14 APRIL 1855, Page 14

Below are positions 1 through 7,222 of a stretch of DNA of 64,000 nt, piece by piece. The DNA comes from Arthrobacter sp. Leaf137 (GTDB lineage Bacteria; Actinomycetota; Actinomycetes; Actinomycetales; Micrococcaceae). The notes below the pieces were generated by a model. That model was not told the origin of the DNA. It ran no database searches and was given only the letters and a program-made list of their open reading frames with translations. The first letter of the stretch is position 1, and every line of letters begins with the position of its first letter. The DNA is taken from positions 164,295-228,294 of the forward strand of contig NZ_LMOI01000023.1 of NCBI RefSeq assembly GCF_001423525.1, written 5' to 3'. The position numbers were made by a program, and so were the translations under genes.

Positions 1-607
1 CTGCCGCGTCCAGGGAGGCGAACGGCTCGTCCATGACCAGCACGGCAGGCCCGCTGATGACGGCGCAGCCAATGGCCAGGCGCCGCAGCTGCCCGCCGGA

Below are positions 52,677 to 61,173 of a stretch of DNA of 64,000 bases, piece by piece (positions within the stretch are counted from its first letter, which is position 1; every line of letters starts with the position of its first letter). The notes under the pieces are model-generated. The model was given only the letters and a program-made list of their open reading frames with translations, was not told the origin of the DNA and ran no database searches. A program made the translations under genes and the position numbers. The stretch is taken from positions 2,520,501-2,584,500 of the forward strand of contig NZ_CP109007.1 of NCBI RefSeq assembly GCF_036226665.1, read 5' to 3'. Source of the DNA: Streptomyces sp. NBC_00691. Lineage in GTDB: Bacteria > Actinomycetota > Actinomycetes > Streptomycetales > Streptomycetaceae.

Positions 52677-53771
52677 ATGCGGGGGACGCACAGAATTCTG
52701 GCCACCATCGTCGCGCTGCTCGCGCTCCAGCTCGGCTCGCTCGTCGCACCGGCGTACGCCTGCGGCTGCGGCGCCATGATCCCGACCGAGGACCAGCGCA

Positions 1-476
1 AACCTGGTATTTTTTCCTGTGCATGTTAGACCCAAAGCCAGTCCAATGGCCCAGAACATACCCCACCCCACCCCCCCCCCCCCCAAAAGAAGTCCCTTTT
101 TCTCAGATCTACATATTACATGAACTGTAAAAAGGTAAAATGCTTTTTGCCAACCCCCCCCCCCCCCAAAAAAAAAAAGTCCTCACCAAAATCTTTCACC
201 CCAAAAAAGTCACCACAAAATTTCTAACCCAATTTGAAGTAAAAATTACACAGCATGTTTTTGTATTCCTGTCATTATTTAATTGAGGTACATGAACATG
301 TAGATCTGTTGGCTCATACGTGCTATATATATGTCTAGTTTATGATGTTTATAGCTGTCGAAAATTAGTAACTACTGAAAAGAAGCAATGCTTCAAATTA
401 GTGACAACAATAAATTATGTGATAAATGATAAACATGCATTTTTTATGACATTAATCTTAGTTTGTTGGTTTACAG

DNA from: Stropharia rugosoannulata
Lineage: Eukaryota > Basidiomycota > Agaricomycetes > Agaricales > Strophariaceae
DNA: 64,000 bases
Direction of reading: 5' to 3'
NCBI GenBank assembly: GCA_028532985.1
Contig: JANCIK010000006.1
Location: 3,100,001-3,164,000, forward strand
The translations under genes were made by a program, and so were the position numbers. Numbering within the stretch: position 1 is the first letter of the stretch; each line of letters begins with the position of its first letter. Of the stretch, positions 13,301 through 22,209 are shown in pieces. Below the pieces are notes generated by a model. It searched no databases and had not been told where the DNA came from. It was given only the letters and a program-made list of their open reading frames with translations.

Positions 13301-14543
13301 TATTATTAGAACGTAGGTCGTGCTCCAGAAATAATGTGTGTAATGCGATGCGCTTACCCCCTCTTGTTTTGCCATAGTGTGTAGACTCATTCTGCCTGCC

THE notice given by Mr. Adderley for Monday. next is one that re- quires grave consideration both of the reasons in furtherance of his proposal and of the objections that may be established against it. On going into Committee of Supply, Mr. Adderley proposes "to call the attention of the House to the expediency of permission being given to prisoners under sentence of penal servitude, who may be reported to have conducted themselves well during at least eighteen months of their sentence, to enlist for limited service in works at Balaklava for the assistance of the Army in the Crimea." The class admitted into the Army by this plan, would comprise persons under sentence of seven years' transportation, or of penal servitude for four, five, or six years, before they could obtain tickets-of-leave, and who have been reported in the prison register for exemplary good conduct during eighteen months' servitude. The period of eighteen months is the term of exemplary good -con- duct entitling prisoners in Pentonville to free pardon in Australia. The idea is, that the men should enlist for limited service during the remainder of their sentence; that they should receive the same pay as soldiers; the gratuities which they had earned in prison, however, to be withheld until their final discharge, except so much as might be allowed for bounty on enlisting. The men would be enrolled in companies of one hundred each, like the com- panies of Sappers and Miners ; they would, if possible, be retained on board a ship set apart for the purpose, or if em- ployed inland, hutted separately. Their proposed employment would be in the making of roads, the erection of buildings, the construction of earthworks, the removal of stores, and in the load- ing and unloading of ships. Such, as it has been explained to us, is the general idea. , The subject has ,to be viewed from two different points. In the first place, it offers the means of disposing of a class whose disposal at present occasions some uneasiness, and will probably continue to do so until the public shall have arrived at the proper conviction, that those prisoners must remain in prison until they earn their freedom by giving manifestations of a real improve- ment, though that imprisonment should be for ever. To enrol the better class of convictirin military corps, would at once pro- vide them with employment, would give it them under custody, and would subject them to that which perhaps they want more then-anything else—habits of discipline. The corps being formed, their .employment becomes a question 'of simple economy; and there is no doubt that an immense amount of military labour is wasted upon the industrial occupations of road-making, building, and carriage. If it were possible to form in the Army distinctly subordinate and inferior corps devoted to those occupations, there would be iris objection to giving some parts of the work to con- victs; and, whether the convict corps were sent to the East or quartered in some of our principal military stations in the United Kingdom, there is no doubt that they could be beneficially used. These appear to be some of the principal reasons in favour of the plan. The questions that arise as to probable objections are serious. Such corps are used in the French army, and. are understood to work well; but, unfortunately, our army is more systematically drawn from a class much lower than that which handles the mus- ket in France, and it is possible that our common soldiers might =041 the rapprochement between themselves and the convicts to be close enough to suggest invidious ideas. Sonic of these objec- tions might be obviated, if the convicts did not wear the red coat or any other colours used in the line. Even then, it might be vary doubtful whether such a force could be trusted in the neigh- bourhood of the enemy. Supposing that the men were not in- clined to mutiny or treachery, the existence of such a body would appear to offer a weak point for the enemy's insidious attacks. No convict corps could, we imagine, be prudently landed in the Crimea, unless it were so placed that it could at a moment's notice be shot down by the other regiments of the line ; a precaution which would suggest the imprudence of landing such a force at all. The granting of pay equal to that of the soldiers is also a question that would have to be maturely considered. We incline to doubt whe- ther it should be " the same," or whether it should be equal; and certainly there should not be the same freedom of spending. It would probably turn out that the offer of service with locomotion and change of scene would be quite sufficient, without the for- malities of bounty, pay, or enlistment, in the usual sense of the words. Perhaps such corps could be formed by simply permitting the men to engage, with the notice that when once they are en- rolled they will be under military law. The suggestion, however, is one which provides for several difficulties ; and we have no doubt that the enrolling of such bodies would be advantageous to the military service and to the convicts themselves, and therefore to the country.